I believe in practicing what I tell others to do and adhere to a life style that promotes health and well-being. That includes doing a yearly detox of some type to clear toxins that can prevent my body from working in optimal ways.
Here’s my recent detox experience and some on the details of doing a detox, which I hope will inspire you to do a detox and get its benefits.
There are many reasons for getting started – maybe you want to establish better life style choices, you already appreciate the importance of a detox, or you want to improve your diet. Sometimes your body gives you signs that it isn’t working as well as you’d like – foggy brain, aches and pains, weight gain, stress and fatigue that shows in your face, etc…
The GI (gastrointestinal) system breaks down healthy and unhealthy food, absorbing the useful nutrients and eliminating the rest. The liver works in close association with the GI tract, and is the major detoxifier of the body – breaking down toxins that we get from our food, water, and metabolic processes. When the GI tract is not working well, the liver has additional work to perform. Then, with the ingestion of additional toxins, the liver’s ability to detox may be exceeded and this creates a toxic burden. An important aspect of that burden is that these toxins often disrupt the healthy function of hormones in our bodies. But, we can clear these pesky molecules out of the body with a periodic detox designed to help the body cleanse itself and actually get rid of built up toxins.
With current diets, our bodies often don’t get the nutrients they need to be able to perform the natural detox functions that are necessary for good health.
By following a detox program, we can give the body the tools it needs to restore healthy detoxification and rid itself of this toxic load.
A toxin is any substance that has a harmful effect on the body. They are unavoidable in our current life style of processed foods, prescription drugs, stress, and pollution. We get toxins into the body from 3 main sources: the environment, personal lifestyle, and the body’s own metabolic processes. These toxins create an added burden on our body, especially the liver, and they get into cell receptors for hormones with the resultant blocking of the hormones themselves.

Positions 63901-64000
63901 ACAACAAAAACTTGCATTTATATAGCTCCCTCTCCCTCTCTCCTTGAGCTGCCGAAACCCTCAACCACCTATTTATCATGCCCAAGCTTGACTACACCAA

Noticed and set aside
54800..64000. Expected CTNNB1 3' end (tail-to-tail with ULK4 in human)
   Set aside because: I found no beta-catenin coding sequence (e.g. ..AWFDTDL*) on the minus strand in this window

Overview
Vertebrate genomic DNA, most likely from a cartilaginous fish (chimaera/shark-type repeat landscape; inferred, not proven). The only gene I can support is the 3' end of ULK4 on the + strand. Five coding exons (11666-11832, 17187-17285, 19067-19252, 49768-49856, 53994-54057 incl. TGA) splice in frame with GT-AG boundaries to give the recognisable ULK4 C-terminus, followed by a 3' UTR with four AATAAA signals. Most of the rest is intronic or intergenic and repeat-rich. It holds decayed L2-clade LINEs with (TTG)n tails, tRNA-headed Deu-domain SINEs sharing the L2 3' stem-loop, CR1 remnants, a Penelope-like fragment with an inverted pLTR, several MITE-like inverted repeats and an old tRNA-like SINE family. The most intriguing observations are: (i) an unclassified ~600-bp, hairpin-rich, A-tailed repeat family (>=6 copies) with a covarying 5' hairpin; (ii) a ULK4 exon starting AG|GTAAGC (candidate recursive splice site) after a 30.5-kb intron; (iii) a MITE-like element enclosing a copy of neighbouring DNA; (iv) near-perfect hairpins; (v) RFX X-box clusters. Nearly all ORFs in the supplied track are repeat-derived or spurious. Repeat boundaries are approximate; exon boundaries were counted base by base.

Most toxins we are exposed to are fat-soluble, meaning they are in a form that easily stores itself within our fat deposits.
To get these toxins out of our body, we have to use a process called bio-transformation, which depends heavily on the liver. Phase I requires a series of enzymes, called cytochrome P450, that change these fat-soluble molecules into intermediary molecules (which are actually more toxic). They then have to be changed quickly in the Phase II of the detox. In this phase, specific molecules attach to the intermediary metabolites, making them both non-toxic and water soluble so they can easily be eliminated through the urine and the stool. These specific molecules are taken as capsules of vitamins and minerals during the detox.
I wanted to boost my liver, rid myself of toxins, and drop some pounds while I was at it. Well-formulated detox programs (including the one I did) provide good clean protein to ingest as a drink twice a day and also the vitamins/minerals we need to go through Phases I and II.
The detox diet has lots of organic, fresh veggies and fruits, whole grains, nuts, seeds, fats, grass-fed meats, and olive/nut oils.
You avoid foods that are processed and there are no sugars, starches, coffee, caffeine, alcohol, fish or shell fish, dairy or eggs, margarine, butter, salad dressings or anything artificial (including sweeteners).
Sometimes when you start a detox, you can have symptoms as if you were catching the flu, with fatigue, headache, and possibly a slight fever. I experienced some leg aches the first evening, but those went away by the next morning.
I had plenty of tasty healthful food and was not hungry while I took my protein shakes and specified supplements. In the guide book for my detox there are some great recipes, grocery lists, and menus which I used during the week. I did notice that I had less mucous production in my throat while on the detox – which could be a reaction to even the small amount of dairy and eggs that I usually eat.
Drinking plenty of water is really important during the detox, and I got about 3 qts per day. That helps you get the toxins out. And, the supplements stimulate good bowel evacuation throughout the detox.
As the week progressed, I felt lighter, could think more clearly, had more energy and felt really good.
And I shed a few pounds in the process. These are common results from a detoxfor my patients, and some even choose to go for 2 or 3 weeks to get more benefit.
It was a great week for me and I’m glad I did it! You can too and get the benefits of lowering your toxic burden and help your hormones work even more efficiently.
Into a healthy spring and year ahead,
Jane Kennedy, CFNP, MN, MPH